College students allegedly scammed Apple out of nearly $1M in iPhone replacements

Two Chinese engineering students in Oregon allegedly cheated Apple of hundreds of thousands of dollars in iPhone replacements and now face criminal charges in federal court, as first reported by The Oregonian . The authorities claim that the students obtained a complicated scheme to squeeze Apple's money using counterfeit devices and exploit Apple's return policy.

As of 2017, the two men allegedly smuggled thousands of counterfeit iPhones to the US. UU From China and then they sent them for Apple to repair or replace them, claiming that counterfeits would not be turned on. In many cases, Apple replaced counterfeit products with real iPhones, which cost the company an estimated $ 895,800.

Yangyang Zhou, who just finished his engineering degree at Oregon State University, was allegedly responsible for sending the forged shipments to the US. UU And to send the real iPhones to China. His accomplice Quan Jiang, who studied engineering at Linn Benton Community College, shared an address with Zhou and would bring counterfeit phones to Apple online or in person to request replacements. After the real iPhones were shipped to China to be sold for profit, an associate would send money to Jiang's mother, who then deposited the funds into an account that Jiang used in the US. UU., Explains the complaint.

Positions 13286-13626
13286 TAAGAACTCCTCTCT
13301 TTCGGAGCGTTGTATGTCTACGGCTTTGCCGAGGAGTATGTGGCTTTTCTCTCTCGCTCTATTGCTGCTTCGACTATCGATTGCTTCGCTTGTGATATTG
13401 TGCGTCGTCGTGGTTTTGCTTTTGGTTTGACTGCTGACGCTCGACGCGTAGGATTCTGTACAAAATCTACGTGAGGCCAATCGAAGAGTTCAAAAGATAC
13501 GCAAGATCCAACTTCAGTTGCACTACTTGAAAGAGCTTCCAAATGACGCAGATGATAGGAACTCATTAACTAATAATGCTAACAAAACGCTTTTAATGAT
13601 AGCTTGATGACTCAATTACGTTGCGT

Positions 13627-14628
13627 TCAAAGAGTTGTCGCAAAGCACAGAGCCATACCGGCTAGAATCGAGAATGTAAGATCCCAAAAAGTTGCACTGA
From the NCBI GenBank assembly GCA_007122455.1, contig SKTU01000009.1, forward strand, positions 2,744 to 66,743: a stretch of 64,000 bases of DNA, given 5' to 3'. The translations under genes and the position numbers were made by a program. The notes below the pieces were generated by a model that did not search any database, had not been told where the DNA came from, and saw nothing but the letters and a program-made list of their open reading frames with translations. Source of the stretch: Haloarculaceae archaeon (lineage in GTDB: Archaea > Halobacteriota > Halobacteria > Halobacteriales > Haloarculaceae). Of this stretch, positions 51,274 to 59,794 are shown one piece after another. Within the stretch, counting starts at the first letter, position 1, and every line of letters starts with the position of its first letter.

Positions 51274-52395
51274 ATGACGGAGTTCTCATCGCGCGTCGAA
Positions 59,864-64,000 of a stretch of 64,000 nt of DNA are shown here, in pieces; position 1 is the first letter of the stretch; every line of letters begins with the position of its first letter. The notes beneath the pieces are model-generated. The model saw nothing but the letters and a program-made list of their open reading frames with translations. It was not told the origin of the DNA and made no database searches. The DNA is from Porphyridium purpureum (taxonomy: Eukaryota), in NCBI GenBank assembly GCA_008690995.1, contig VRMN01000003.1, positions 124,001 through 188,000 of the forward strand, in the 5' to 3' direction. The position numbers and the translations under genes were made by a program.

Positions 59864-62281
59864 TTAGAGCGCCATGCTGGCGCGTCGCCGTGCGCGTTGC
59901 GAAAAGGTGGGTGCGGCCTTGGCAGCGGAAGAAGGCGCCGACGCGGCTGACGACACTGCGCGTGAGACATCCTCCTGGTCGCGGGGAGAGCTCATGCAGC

According to federal complaints, both Jiang and Zhou claim that they did not know that the original phones were counterfeit. Both remain out of custody, but Jiang, who was charged in 2018, is being monitored by GPS. Zhou is being accused of illegally exporting products, while Jiang is accused of illegal trafficking of counterfeit goods and committing electronic fraud.

A National Security agent explained in the complaints that the plan worked mainly because Apple Store employees could not verify authenticity. of the devices since they would not turn on. But Apple's phone replacement process began in the meantime, as the men claimed they were covered by the product warranty. Apparently, Apple did not require proof of purchase to replace the phones.

Jiang allegedly filed 3,069 warranty claims and Apple awarded 1,493 replacement iPhones as a result. With an estimated $ 600 per phone, Apple lost almost $ 900,000 from this plan. In June and July of 2017, Apple sent cease and desist orders to Jiang to the address on Zhou's list, notifying Jiang that Apple knew he was importing fake iPhones. Jiang did not respond to the notices.

The duo is not alone in trying to take advantage of large technology companies. Last year, a Chinese citizen who lived in New Jersey on a student visa pleaded guilty to selling fake iPhones and iPads to customers, and pocketed $ 1.1 million in sales revenue from the plan. And just last month, a Lithuanian man pleaded guilty to defrauding Google and Facebook for $ 100 million by sending them false invoices via email and posing as a Taiwanese hardware company.

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